The American Cancer Society Updates Guidelines: Cervical Cancer Screening Start At 25, Not 21

A doctor prepare test for orange shirt patient.

In an update to cervical cancer screening guidelines, the American Cancer Society (ACS) recommends starting screenings at age 25. The previous guidelines released in 2012 called for cervical cancer screening starting at age 21.

The decision to raise the age for cervical cancer screenings is due to new data that suggests vaccination has led to a drop in rates of precancerous cervical changes, which are the precursors to cancer.

2020 Guideline Update:

  • For people aged 25 to 65 years, the preferred screening recommendation is to get a primary human papillomavirus (HPV) test every 5 years.
  • A primary HPV test is an HPV test that is done by itself for screening. The US Food and Drug Administration (FDA) has approved certain tests to be primary tests.
  • Women should get a co-test every 5 years that combines an HPV test with a Pap test or A pap test alone every 3 years.
  • People older than age 65 with a cervix stop being screened as long as they’ve had 10 years of regular screening with normal results. Otherwise, they should continue to be screened.
  • Those who have had their cervix removed don’t need screening
  • People who have gotten the HPV vaccine should still follow the screening guidelines as listed above.

What Is Cervical Cancer?

The cervix connects the uterus to the vagina. It’s part of the path babies pass through during birth. Cervical cancer is when cancer starts to form in the cells of the cervix.

What Is the Link Between HPV and Cervical Cancer?

Almost all cervical cancers are caused by an HPV infection. Most people don’t know they have HPV because the body can usually fight the infection before any symptoms occur. But high-risk types of HPV (such as HPV 16 and HPV 18) can cause serious pre-cancers and cancers of the cervix.

But HPV is not the only cause of cervical cancer. Not all women with HPV get cervical cancer, other risk factors, like smoking and HIV infection, influence which women exposed to HPV are more likely to develop cervical cancer.

What’s the Difference Between HPV Test and Pap Test?

The tests for cervical cancer screening are the HPV test and the Pap test.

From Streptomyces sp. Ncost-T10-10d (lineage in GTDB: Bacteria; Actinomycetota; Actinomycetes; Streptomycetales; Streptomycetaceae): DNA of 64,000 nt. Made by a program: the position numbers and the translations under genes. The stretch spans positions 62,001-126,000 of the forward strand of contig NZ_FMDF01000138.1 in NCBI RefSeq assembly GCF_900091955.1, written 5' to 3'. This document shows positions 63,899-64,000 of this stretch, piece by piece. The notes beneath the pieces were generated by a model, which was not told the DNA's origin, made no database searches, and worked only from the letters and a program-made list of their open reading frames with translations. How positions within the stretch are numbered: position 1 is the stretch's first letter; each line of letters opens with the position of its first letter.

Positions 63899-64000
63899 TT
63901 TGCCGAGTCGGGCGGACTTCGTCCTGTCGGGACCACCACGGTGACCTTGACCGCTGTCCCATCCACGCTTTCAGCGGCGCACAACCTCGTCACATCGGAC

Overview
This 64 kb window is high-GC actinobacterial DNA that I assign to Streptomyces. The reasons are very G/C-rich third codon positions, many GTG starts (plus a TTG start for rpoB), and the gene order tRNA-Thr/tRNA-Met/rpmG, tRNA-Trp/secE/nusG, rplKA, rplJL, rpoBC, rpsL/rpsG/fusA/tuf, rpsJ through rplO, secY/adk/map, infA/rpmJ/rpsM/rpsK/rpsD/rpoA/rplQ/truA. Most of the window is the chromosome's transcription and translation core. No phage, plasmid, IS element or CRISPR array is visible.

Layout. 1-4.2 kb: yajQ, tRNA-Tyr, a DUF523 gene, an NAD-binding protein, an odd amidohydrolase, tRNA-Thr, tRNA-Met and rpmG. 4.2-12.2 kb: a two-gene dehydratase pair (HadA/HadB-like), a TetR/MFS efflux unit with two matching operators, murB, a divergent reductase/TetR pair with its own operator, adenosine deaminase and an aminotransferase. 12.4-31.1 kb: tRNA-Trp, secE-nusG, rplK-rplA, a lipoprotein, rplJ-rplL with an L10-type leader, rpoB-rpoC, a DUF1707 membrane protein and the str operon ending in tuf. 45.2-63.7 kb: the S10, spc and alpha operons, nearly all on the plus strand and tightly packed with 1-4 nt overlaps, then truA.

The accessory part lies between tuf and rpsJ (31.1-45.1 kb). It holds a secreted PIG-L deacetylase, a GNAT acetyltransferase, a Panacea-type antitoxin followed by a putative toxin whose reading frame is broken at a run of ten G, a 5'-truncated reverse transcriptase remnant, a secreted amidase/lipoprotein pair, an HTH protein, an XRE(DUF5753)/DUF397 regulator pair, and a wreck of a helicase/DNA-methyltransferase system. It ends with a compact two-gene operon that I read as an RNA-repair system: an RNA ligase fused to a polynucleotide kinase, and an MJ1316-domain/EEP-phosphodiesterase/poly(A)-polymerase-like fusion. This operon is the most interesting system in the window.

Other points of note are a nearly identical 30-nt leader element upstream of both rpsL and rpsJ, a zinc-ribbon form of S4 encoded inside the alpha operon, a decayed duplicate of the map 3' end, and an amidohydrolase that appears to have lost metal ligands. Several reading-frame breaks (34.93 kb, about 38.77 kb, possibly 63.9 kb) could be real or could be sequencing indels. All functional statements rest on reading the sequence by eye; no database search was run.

• The Pap test (also called a Pap smear) looks for changes in the cells that might be pre-cancer or cancer. The cells are examined under a microscope.
  • The HPV test looks in the cells for infection by high-risk types of HPV that are most likely to cause pre-cancer or cancer. The HPV test detects the presence of HPV virus which causes cervical cancer, but the test does not tell you if you actually have cancer.

Both types of screening tests, the HPV and Pap tests, require a small sample of cells from the cervix. A healthcare provider collects these by using a special, small tool to gently scrape or brush the cervix. The same set of cells is used for both tests.

Can Cervical Cancer Be Found Early?

Cervical cancer can often be found early, and sometimes even prevented, by having regular screening tests. If detected early, cervical cancer is one of the most successfully treatable cancers.

Can Cervical Cancer Be Prevented?

The two most important things you can do to prevent cervical cancer are to get the HPV vaccine if you are eligible, and to be tested regularly according to American Cancer Society (ACS) guidelines.

The most common form of cervical cancer starts with pre-cancerous changes and there are ways to stop this from developing. The first way is to find and treat pre-cancers before they become invasive cancers, and the second is to prevent the pre-cancers.

  • Get an HPV vaccine
  • Limit exposure to HPV
  • Use a condom
  • Don’t smoke

For more information about using the HPV test and the Pap test to prevent cervical cancer, see The American Cancer Society Guidelines for the Prevention and Early Detection of Cervical Cancer.


  • Cancer.org
  • Cnn.com

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